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Kevin turns back
A few of the Project Himalaya team turned back, here is why Kevin (and Inigo) did
23 May - Kevin emails his wife
Well my Dear, good news and bad news (depending on how you look at it, of course).
The climb for me is over. I was ascending with our remaining team members back up to the North Col and was within 100ft. of that 23,000ft. elevation when I realized that I was so exhausted, and my level of stamina and strength was so drained, I knew without any doubt that I lacked the strength to make it to Camp II at 25,000ft. the next day. Imagine running a marathon every day for four days with the last day 12 to 16 hours long over difficult and dangerous terrain (plus you would be stepping over a number of corpses that remain frozen where they collapsed). While I was becoming more and more convinced that it would be wiser to turn back now instead of dying up higher, a 7 Summits Team member came down a parallel fixed line and I asked him (by leaning back on my jumar and speaking through very labored breaths) if he had summitted. Since their team is 1/2 Russian, I wasn't sure if I would get a "Da" or a "Yes". He then told me, in perfect Australian accent, that he had summitted- but the victory was marred by the death of a fellow team member.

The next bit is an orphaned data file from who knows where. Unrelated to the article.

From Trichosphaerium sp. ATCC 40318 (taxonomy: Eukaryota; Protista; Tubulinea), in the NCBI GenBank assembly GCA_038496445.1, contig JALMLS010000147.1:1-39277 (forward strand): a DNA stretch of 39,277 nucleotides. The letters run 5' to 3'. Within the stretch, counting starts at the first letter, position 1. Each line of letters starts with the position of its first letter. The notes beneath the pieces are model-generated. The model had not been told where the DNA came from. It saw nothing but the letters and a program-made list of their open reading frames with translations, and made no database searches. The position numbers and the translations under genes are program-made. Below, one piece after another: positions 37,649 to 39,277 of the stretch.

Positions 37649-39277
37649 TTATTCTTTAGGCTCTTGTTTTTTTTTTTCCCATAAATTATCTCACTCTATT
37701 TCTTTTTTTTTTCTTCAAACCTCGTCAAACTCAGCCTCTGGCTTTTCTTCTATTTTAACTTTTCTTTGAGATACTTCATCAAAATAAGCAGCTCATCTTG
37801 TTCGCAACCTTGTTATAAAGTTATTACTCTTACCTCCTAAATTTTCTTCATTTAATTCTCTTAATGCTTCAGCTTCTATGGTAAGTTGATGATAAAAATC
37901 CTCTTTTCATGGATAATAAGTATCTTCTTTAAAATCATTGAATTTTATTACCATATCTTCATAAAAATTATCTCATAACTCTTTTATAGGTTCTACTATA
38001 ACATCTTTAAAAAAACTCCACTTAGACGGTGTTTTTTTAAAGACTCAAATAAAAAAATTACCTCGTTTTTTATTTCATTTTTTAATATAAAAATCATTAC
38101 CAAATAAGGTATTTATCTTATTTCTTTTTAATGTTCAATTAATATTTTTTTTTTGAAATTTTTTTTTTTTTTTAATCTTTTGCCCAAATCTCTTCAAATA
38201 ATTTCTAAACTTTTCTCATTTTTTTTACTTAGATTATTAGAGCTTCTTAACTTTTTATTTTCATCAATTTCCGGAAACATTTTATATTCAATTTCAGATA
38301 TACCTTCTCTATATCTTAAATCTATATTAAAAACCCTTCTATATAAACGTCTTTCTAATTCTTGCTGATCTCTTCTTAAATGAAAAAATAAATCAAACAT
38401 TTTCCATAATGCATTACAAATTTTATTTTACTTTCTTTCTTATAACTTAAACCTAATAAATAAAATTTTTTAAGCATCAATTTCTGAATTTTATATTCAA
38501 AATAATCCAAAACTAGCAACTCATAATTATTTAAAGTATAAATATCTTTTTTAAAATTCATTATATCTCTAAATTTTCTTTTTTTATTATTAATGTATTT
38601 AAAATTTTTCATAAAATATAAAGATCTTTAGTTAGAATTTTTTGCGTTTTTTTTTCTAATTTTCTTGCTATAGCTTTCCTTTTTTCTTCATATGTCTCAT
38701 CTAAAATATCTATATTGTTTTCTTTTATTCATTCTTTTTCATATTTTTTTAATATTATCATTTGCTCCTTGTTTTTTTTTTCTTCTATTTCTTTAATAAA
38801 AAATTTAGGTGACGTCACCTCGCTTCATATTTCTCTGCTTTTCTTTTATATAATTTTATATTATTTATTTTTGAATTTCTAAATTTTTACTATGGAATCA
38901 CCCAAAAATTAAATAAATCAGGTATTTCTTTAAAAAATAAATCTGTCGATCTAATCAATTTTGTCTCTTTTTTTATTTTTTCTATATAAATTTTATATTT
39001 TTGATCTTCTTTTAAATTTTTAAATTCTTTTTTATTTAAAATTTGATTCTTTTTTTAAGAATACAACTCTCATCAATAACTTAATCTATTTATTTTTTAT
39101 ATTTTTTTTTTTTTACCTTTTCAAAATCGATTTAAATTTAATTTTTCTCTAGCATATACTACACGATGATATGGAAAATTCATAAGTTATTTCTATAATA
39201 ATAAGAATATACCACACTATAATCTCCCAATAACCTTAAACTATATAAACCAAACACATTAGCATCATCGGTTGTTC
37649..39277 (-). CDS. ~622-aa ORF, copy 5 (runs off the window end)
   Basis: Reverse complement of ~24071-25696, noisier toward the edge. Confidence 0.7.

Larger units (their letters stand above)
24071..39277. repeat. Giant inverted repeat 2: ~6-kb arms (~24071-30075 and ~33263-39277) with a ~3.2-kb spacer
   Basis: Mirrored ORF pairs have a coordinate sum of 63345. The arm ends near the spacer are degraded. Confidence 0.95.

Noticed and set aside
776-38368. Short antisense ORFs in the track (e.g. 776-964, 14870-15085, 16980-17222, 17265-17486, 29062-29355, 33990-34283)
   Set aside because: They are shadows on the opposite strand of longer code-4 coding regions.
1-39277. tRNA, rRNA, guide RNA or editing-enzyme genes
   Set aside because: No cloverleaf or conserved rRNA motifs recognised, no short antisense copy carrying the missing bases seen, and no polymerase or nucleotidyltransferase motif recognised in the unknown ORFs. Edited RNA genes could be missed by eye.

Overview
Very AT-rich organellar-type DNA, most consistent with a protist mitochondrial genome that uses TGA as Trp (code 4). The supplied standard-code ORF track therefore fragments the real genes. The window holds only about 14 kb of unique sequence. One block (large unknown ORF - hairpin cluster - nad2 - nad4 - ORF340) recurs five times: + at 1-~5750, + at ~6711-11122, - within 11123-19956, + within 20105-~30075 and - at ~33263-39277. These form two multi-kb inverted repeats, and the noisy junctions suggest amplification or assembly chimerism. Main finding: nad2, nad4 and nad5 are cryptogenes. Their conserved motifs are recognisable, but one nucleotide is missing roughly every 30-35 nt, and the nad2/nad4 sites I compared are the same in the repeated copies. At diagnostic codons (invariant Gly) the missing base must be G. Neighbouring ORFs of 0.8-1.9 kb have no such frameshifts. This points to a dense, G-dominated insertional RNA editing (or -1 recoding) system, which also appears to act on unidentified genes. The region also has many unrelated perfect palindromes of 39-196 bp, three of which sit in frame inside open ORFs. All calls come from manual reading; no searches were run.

One of his Russian Teammates had summitted, but complained of being extremely exhausted on the descent. He made it all the way down to his tent at Camp II and was sleeping on oxygen whereupon he died during the night. I'm thinking, "Yikes!, this guy had it in the bag and he still died from pushing it too hard!" It was at this point that I realized the voice of wisdom telling me that a wise man knows when to back off - especially when I knew my body was completely "out of bullets". And so, I made the difficult decision to turn around and head back to Advanced Base Camp.
Inigo from Spain had already turned back due to a debilitating cough (the kind that cracks your ribs). I was also developing a bad cough, so much so that when I made it down to the rocks on the way back to ABC I started gacking up some yellow gunk from my lungs. Then I started vomiting. The mucous coming out of my lungs was so thick I couldn't breath for a bit. Most unpleasant. This may explain my lack of energy - not getting enough O's even while breathing hard.
Well, whatever the reason, here I am at ABC with five of my remaining Teammates headed up to Camp II and the summit. My prayers are with them. I will be descending to the luxurious thick air at Base Camp tomorrow (elev. 17,000ft.)
Your Husband, Kevin
Dawa Gyalgen with Kevin;